After 104, I did not pick again until 164. I had my eye on a few players who, if they started falling, I was prepared to trade up. Ryan Pace loves trading up and despite a lack of draft capital, I definitely see him targeting a specific player and trading up for them around this part of the draft.
- Round 4, Pick 129
- Round 5, Pick 164
- Round 7, Pick 234
Selection: K’Von Wallace DB (Clemson)
The player I was targeting was Wallace. At Clemson, he played safety but was primarily used as a slot corner for the Tigers. He has elite change of direction skills, which makes him a better man coverage player than most safeties.
The safety position is changing, and if you can’t cover wide receivers one on one, you aren’t going to see the field in the NFL. Wallace is a modern safety and can fill many roles for the Bears defense.
Round 6, Pick 197
Top Available: QB James Morgan, TE Josiah Deguara, RB Joshua Kelley, OT Jon Runyan, OL Cameron Clark
I had some intriguing options here. I am a big fan of both offensive tackles, but with a pick at 201, I figured one of them would still be there. So it came down to Morgan and Deguara. I’ve included Deguara in every mock I’ve done this offseason, so why stop now?
Selection: Josiah Deguara TE (Cincinnati)
Deguara is a solid all-around tight end, who should be a valuable special teamer as well. He should be a reliable second tight end in an offense and can also provide utility as an H-back. He doesn’t have huge upside, but he is a safe pick for a general manager who needs some safety blankets.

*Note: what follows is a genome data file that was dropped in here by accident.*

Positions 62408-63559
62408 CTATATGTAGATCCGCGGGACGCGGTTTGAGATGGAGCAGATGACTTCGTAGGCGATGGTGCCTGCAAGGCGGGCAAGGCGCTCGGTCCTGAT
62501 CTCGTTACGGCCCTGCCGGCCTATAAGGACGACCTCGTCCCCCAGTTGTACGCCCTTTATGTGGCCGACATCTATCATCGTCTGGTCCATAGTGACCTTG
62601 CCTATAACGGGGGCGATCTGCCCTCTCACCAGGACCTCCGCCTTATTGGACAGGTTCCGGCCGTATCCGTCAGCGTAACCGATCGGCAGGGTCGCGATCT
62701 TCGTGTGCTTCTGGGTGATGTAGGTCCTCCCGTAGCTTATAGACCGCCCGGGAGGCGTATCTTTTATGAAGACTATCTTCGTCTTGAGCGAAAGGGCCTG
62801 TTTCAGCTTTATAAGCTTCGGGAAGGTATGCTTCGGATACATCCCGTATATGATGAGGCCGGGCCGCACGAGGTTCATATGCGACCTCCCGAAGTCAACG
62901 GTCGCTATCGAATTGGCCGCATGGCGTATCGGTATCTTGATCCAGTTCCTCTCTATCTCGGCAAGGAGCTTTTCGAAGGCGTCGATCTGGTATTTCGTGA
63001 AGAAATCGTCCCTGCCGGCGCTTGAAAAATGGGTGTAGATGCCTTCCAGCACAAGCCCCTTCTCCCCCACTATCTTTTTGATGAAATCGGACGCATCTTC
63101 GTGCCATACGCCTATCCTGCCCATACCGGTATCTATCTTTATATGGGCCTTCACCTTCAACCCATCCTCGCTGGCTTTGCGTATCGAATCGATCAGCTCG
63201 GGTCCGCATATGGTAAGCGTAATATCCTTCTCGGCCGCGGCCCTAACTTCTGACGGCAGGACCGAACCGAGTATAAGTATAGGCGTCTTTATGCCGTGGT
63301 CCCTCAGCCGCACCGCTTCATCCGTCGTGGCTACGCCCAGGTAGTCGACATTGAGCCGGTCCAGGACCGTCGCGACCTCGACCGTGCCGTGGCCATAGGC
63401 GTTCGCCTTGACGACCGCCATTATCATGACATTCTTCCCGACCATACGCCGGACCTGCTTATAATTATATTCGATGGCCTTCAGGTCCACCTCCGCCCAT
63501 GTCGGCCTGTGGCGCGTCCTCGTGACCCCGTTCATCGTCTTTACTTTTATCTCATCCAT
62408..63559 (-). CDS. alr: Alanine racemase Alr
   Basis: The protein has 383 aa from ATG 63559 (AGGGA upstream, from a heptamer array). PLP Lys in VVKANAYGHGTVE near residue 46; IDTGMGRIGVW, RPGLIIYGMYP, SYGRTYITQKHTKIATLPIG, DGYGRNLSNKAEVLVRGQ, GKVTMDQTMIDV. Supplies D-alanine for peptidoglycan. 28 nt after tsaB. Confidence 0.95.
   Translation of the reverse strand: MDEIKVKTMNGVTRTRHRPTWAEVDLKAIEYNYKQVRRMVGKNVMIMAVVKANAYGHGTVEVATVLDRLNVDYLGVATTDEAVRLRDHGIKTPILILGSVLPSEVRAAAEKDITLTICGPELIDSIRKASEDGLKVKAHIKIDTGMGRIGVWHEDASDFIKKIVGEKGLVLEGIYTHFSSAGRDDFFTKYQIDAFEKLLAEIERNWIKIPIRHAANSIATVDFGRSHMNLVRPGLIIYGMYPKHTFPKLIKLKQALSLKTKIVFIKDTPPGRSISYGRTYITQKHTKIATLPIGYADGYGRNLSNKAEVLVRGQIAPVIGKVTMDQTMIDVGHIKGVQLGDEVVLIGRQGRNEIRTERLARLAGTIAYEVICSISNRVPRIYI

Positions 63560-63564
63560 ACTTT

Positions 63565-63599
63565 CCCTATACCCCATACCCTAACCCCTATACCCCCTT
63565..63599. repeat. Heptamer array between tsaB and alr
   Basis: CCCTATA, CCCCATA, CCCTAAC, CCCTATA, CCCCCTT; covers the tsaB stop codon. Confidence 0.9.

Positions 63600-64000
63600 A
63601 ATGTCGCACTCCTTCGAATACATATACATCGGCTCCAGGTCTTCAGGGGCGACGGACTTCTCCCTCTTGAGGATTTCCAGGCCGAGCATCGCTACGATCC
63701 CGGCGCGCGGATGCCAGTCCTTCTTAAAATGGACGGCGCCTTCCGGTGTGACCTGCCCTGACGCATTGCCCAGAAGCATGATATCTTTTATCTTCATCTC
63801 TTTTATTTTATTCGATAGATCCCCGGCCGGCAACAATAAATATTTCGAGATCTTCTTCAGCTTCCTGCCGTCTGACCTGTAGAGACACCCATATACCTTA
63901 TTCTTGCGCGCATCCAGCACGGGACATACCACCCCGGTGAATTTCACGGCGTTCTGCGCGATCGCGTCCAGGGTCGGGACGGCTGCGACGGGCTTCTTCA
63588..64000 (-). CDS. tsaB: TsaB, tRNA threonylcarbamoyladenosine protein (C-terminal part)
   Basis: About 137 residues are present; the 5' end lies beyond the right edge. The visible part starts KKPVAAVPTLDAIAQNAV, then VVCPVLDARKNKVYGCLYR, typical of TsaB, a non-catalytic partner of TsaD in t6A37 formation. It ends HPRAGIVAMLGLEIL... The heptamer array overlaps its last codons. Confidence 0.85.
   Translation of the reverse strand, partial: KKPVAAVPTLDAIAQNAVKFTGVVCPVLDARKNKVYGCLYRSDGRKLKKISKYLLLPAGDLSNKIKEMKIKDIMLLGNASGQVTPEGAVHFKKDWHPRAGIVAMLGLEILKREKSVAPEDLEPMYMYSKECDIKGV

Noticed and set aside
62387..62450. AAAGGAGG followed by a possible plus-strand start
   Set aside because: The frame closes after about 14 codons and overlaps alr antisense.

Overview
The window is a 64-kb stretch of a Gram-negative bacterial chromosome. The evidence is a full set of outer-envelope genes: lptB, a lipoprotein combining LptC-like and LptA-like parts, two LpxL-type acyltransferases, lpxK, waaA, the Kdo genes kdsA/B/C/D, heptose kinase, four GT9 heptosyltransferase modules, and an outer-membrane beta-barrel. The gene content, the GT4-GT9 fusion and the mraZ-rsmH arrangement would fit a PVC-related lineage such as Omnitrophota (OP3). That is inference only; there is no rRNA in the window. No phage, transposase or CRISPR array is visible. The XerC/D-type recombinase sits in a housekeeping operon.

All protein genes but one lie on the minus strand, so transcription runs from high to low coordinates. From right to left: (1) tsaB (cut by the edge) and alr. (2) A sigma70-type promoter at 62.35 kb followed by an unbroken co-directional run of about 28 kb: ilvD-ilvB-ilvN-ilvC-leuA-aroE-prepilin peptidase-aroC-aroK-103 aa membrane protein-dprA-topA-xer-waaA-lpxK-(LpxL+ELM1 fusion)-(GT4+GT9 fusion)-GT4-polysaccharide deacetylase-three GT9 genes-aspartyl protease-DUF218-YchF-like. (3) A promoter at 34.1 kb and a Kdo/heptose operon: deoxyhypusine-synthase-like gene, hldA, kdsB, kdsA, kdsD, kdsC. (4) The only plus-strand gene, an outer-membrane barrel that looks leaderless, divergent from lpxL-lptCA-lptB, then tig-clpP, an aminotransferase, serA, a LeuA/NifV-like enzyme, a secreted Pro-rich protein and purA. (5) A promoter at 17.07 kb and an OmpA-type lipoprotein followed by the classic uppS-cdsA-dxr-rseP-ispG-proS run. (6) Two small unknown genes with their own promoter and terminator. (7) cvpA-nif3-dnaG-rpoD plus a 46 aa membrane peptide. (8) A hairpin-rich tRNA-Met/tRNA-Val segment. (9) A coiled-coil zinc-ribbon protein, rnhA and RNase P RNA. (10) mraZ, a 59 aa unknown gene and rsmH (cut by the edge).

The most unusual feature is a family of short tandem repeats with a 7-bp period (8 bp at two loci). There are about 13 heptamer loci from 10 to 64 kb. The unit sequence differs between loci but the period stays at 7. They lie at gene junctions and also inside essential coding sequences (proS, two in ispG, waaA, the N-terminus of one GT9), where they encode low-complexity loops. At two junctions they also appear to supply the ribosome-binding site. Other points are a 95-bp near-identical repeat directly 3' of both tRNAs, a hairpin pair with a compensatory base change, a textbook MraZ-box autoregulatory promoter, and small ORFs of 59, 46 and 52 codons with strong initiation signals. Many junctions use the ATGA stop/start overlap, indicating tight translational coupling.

Round 6, Pick 201
Top Available: QB Nate Stanley, RB Joshua Kelley, OT Jon Runyan, LB Francis Bernard
Just as I expected one of the offensive linemen fell to me. Clark was picked right before I was on the clock but I was able to get Runyan in round six which I felt very good about.
Selection: Jon Runyan OT (Michigan)
Michigan was one of my favorite offensive lines to watch this year. There were more talented players who will get drafted higher, but Runyan was the anchor at left tackle. His ultimate position might be on the inside, but I would give him every opportunity at tackle before switching positions. He will be competing for a roster spot this year and next year will have a chance to compete as the Bears’ swing tackle.
Round 7, Pick 227
Top Available: QB Nate Stanley, QB Jake Luton, QB Josh Love, QB Tyler Huntley
I wanted to take a quarterback earlier, but the board never fell my way. I knew I wanted to draft a quarterback, and with less than stellar options at other positions, I only considered drafting a quarterback here.
Selection: Jake Luton QB (Oregon State)
You have a better chance of being struck by lightning than hitting on a quarterback this late, but that doesn’t mean you shouldn’t take a chance. Luton is one of my favorite developmental quarterback prospects in this draft.
He gives the Bears a young quarterback to groom behind Nick Foles and Mitch Trubisky while also not preventing them from drafting a quarterback in the first round next year if needed. If you can get a cheap backup for the next four years out of him, then that’s a huge win this late in the draft.